If Andrew Natsios, the former U.S. Special Envoy to Sudan who now makes a hobby of criticizing current policy toward the country, had some actual policy recommendations, I’d have an easier time taking him seriously. As it is, his most substantive gripe is that people keep using the “g-word.”
As Mark argued before, what’s important is not what we call the situation in Darfur. We should have moved beyond that debate long ago. Instead, partially due to activist groups, yes, but equally to those critics like Natsios who furiously — and wrongheadedly — contend that because not that many people are dying, it can’t be “genocide,” the conversation remains stuck on the level of classification. This “g-word” politics only ties the hand of actual policy and, from both sides, makes it more difficult to address the issues that everyone acknowledges are important: chiefly, securing a peace accord and ensuring that the fragile North-South deal does not collapse.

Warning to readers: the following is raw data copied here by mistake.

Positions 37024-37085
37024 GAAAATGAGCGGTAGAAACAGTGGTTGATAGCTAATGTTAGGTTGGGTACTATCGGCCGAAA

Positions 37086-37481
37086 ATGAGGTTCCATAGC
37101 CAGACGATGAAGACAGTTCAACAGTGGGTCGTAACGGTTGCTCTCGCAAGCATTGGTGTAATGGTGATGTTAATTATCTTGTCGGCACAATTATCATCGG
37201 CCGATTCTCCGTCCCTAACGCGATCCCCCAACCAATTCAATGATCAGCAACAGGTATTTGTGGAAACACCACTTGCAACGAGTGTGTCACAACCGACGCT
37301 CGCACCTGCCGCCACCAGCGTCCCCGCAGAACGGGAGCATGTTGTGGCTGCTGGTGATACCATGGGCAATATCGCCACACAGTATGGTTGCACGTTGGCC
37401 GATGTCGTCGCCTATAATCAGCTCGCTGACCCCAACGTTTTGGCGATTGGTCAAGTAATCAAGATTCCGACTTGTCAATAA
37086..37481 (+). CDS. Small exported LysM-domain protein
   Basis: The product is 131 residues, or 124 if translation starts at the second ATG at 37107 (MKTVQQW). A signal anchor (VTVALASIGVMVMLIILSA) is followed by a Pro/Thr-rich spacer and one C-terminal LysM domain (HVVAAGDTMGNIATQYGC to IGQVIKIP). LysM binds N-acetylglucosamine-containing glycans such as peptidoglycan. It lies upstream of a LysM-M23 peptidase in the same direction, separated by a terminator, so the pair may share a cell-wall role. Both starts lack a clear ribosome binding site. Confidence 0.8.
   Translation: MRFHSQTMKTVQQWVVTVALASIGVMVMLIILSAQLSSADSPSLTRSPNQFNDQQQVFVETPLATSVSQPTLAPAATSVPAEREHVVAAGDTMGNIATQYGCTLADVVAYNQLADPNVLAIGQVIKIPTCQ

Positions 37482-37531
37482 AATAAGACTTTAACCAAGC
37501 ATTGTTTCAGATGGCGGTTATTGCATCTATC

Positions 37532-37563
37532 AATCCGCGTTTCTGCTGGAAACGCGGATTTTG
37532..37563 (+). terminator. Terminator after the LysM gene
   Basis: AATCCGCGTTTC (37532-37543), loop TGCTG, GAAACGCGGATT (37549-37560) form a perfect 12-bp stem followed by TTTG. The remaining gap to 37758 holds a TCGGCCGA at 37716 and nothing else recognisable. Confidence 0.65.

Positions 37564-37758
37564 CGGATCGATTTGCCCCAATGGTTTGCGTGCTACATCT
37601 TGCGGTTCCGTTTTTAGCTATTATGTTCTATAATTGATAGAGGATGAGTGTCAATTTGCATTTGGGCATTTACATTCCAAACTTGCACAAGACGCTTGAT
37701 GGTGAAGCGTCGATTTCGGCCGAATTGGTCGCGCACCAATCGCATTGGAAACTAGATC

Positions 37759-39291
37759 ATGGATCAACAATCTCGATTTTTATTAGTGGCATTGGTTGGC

Calling what happened in Darfur by its rightful name, “genocide,” does not impede our ability to talk with Khartoum. Conversely, vehemently insisting that the word not be used does not give us an upper hand in negotiations. It’s not easy to formulate a Darfur policy, but there has to be one that transcends this stale debate of how to employ a word fraught with political and moral overtones.